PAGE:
News and Articles About Doing Good
Doing good for the environment can save your business money, like in these four examples.
Around the world, organizations are doing good things to revitalize the places where they reside.
Difficult though it is to calculate ROI on doing good, startups find social responsibility connects them sooner with customers, investors and committed employees.
You don't have to do it all to make it worth the effort. Take these steps toward being a more socially-conscious entrepreneur.
Business used to be a cutthroat world where the only thing that mattered was profit -- but that's changing quickly.
A staggering amount of research links this trait with people who are also super organized, responsible and plan ahead, among other things.
The mind behind the UK's best-selling single of all time teaches us that doing good can be profitable, as long as you're willing.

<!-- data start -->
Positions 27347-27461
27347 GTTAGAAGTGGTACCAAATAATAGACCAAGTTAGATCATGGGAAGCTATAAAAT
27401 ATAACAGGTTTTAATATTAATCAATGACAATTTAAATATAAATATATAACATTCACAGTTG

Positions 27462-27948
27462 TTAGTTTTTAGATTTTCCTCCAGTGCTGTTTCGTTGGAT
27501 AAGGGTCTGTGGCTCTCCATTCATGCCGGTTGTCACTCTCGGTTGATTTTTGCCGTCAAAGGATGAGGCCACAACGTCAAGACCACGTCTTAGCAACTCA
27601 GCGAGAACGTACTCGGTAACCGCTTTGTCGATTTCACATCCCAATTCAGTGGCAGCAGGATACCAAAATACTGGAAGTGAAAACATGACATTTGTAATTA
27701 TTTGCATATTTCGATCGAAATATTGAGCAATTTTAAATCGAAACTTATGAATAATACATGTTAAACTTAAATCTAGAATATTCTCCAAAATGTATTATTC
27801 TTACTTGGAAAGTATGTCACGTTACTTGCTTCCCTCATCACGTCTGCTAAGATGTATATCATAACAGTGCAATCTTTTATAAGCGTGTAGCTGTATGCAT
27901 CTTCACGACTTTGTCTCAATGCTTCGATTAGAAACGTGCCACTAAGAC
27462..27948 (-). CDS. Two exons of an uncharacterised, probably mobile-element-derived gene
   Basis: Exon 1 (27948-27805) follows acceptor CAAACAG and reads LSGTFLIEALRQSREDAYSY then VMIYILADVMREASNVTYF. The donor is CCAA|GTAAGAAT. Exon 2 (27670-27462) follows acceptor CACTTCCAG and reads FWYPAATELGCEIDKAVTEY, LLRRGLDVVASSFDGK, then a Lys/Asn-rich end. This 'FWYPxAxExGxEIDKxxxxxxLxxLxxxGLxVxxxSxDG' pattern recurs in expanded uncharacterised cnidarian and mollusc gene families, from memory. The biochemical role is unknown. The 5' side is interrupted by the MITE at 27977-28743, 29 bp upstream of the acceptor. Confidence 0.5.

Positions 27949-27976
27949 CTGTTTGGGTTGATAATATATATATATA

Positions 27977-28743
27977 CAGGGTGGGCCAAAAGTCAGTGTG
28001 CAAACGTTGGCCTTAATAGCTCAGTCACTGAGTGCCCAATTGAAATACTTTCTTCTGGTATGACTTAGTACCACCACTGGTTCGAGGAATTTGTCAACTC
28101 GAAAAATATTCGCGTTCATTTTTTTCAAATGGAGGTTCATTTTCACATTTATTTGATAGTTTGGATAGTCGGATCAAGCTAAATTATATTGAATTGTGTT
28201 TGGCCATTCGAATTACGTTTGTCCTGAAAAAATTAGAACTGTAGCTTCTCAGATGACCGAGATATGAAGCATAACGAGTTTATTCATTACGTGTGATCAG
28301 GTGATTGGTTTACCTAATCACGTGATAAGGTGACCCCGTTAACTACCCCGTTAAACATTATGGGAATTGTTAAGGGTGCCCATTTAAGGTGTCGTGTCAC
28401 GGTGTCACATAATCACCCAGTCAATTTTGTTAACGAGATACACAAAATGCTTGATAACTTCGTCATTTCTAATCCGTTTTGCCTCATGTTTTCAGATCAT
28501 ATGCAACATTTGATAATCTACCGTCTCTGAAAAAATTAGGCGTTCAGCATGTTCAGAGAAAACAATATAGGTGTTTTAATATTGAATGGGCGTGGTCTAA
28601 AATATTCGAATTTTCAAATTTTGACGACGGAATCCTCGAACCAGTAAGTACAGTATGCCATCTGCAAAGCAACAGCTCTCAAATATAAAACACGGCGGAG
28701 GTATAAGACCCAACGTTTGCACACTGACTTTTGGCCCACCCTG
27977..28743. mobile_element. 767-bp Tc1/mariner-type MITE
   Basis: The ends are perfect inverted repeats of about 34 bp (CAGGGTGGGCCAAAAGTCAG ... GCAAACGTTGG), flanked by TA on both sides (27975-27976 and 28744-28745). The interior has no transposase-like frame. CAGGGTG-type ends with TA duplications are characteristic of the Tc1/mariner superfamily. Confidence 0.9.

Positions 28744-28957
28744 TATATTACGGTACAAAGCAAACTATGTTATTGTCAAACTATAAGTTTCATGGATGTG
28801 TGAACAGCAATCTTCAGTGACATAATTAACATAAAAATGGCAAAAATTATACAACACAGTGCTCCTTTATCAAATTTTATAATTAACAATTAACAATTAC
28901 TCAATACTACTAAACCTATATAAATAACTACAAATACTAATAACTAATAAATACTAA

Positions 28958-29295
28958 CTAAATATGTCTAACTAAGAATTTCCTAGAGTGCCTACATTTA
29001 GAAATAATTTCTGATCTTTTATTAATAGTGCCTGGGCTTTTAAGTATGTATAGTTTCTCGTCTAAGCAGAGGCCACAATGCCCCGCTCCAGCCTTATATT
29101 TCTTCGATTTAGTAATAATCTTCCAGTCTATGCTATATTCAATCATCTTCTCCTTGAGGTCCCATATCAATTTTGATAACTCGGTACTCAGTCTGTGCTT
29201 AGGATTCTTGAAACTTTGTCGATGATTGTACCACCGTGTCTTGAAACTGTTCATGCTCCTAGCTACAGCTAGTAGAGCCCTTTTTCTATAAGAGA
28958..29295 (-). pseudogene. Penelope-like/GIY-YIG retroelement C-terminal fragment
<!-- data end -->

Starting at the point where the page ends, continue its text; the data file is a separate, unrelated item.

Red Ants workwear for women has a heavy-duty impact.
Hari Mari donates $3 from each pair of flip-flops they sell to hospital units that accept uninsured patients.
Strategic partnerships help a nonprofit erase education deficits.
Eco-friendly skateboard and apparel business has a mission to help rescue animals. Hendrick Boards donates as much as 40 percent of its revenue to 200 animal shelters, rescues and sanctuaries.
A PGA player tees off to improve Native American health.
A buy-one-give-one program brightens the smiles of kids in living in poverty around the world.
A startup that works with environmental nonprofits and makes sustainable practices a critical component of success.
Sevenly serves its causes through the sale of limited-edition T-shirts.
A community service certification requirement aims to spread some om to those in need.
Many nonprofits can't afford the help of designers and copywriters. CrowdSpring's volunteer program offers a solution.
We follow up with some of our do-gooders from past columns.
How inQuo helps startups and struggling small businesses in need of equipment.
Tegu puts toys to work to build a better future for homeless kids.
In a surprisingly competitive world of artisanal cheesemaking, one Wisconsin producer has a taste for helping others.
How Lee Rhodes went from battling illness to creating a votive and candleholder company that offers comfort to consumers and financial support to cancer patients.
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